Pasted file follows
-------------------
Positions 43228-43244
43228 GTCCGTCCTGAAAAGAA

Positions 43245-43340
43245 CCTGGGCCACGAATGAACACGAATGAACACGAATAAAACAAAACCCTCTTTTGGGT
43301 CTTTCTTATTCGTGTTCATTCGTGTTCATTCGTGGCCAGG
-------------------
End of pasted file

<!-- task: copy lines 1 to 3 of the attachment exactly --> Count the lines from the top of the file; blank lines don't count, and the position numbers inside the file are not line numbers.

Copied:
Positions 43228-43244
43228 GTCCGTCCTGAAAAGAA

Positions 43245-43340